Thursday, December 11, 2008

Nightmares In Red, White And Blue

One of Fantasmo's oldest and dearest supporters is a filmmaker named Joseph Maddrey. You'll see his great blog Maddrey Misc. over on the left column of this very page, and you can find his written work on our library shelves. Joe was a fixture at FantaSci, Monster Fest, and Fantasmo for a number of years, until he headed off to continue his film career in sunny California (taking hectic breaks to lend his producing talents to The House Between). Well, his efforts have paid off in the form of a cool new documentary he's put together on the evolution of the American horror film called Nightmares in Red, White And Blue. The documentary is based on his 2004 book of the same title, and features interviews with the likes of George A. Romero, John Carpenter, Larry Cohen, etc. In the coming weeks I'll be interviewing Joe about the film, but in the meantime you can check out the trailer over at the official site:

A cool tidbit of info you horror fans may notice is that Joe also managed to get the great Lance Henriksen (The Terminator, Aliens, Millennium) to narrate the film. How cool is that?!? Anyhow, look for more info on the documentary here on the blog soon, and in the meantime you can read the awesome print version here at the library (shameless plug : )


Chris Johnson said...

You forgot to mention Pistol Whipped when you listed some of Lance Henriksen's movies.

Jim Blanton said...

Man, that was a crazy oversight on my part! I can only attribute it to the fact that it was one of the few movies with a star who could totally eclipse the presence of Henriksen!

On a related note, Henriksen also took on JCVD in Hard Target and Brian Bozworth in Stone Cold, so the man has certainly cut his teeth in some great action cinema gems. It's only fitting that he should show up in one of Seagal's best DTV efforts.

On a completely unrelated note, I was just reading up on Stallone's upcoming Expendables . . . this has the potential to be one of the greatest action films ever made. Having seen what he's capable of with Rambo I have every confidence this is going to be a masterpiece . . . and it co-stars Jason Statham, Jet Li, and (drumroll) Dolph Lundgren(yes!). Cannot wait!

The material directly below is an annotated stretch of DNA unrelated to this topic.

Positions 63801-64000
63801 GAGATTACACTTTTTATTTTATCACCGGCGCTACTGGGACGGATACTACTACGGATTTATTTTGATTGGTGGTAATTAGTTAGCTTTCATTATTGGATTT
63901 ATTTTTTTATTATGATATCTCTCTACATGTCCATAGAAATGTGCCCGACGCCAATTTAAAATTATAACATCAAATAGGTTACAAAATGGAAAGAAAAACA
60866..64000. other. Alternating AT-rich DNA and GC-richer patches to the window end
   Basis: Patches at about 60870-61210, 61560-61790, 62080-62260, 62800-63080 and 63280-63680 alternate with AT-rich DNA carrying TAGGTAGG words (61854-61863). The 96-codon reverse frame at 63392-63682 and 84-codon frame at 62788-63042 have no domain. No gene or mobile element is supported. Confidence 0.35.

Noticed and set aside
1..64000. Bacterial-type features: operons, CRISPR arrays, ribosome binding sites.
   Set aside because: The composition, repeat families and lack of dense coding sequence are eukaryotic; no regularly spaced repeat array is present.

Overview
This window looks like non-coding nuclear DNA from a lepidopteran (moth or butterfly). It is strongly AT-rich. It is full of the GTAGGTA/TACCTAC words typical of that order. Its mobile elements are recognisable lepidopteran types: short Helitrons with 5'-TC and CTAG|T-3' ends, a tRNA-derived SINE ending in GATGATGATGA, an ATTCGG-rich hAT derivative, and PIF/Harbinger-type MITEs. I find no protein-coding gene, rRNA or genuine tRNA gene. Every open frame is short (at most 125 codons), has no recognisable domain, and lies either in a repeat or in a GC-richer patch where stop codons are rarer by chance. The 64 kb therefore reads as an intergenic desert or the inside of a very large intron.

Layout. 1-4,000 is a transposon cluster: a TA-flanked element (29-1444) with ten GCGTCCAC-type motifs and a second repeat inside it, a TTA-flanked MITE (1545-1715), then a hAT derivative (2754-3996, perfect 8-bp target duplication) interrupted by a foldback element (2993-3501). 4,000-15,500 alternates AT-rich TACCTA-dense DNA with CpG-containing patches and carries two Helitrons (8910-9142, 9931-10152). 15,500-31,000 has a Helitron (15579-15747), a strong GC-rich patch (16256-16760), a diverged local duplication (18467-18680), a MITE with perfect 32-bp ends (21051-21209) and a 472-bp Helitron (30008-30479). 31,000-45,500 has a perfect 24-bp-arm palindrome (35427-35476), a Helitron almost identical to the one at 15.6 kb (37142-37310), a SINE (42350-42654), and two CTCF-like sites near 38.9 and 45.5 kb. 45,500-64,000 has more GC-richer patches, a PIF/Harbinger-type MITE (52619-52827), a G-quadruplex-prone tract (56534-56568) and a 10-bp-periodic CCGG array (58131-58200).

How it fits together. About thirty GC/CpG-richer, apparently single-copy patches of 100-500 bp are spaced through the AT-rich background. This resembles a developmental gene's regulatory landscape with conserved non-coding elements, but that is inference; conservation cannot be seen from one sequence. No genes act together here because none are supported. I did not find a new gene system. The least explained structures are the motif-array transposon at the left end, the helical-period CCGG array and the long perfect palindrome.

george booker said...

so george smith is finishing up his own FEATURE LENGTH movie, Dead Men.

i remember when he was budgeting and scripting another, more ambitious action movie he wrote, Chasing Vengeance. At some point he was shopping the internet for affordable name actors.

funny thing was, the director he was planning it with was a computer fx guy who had just put alot of time into designing a semi-realistic helicopter...and asked poor george smith to spuriously incorporate a helicopter chase into his script out of nowhere!

meanwhile, in his fantasy internet actor shopping, lance henriksen came up, and my ears perked.

since then, i have advised george smith to include at the end of every pitch he gives for one of his scripts, regardless of whether the plot even allows a helicopter:

"and lance henriksen is the helicopter pilot!"

and that, my good friends, is the ideal way to conclude a pitch.

Jim Blanton said...

George that is indeed a great way to end any pitch!

Actually a truism I observed in the 90's (which held true for the 80's as well) is that every great action movie must have a helicopter (although not necessarily a helicopter chase). Seriously, watch just about any action movie from the 80's or 90's and a significant number feature a helicopter in some capacity.

I'm not sure what this means . . . maybe it was just a way for producers/execs to say look at my movie it's got an amazing budget and you can tell because we can afford a helicopter. Don't misunderstand, I loved this trend and am a lifelong fan of Blue Thunder - I just find it interesting.

I'll close this response with Arnold's famous love letter to movie helicopters, "Get to the chopper!"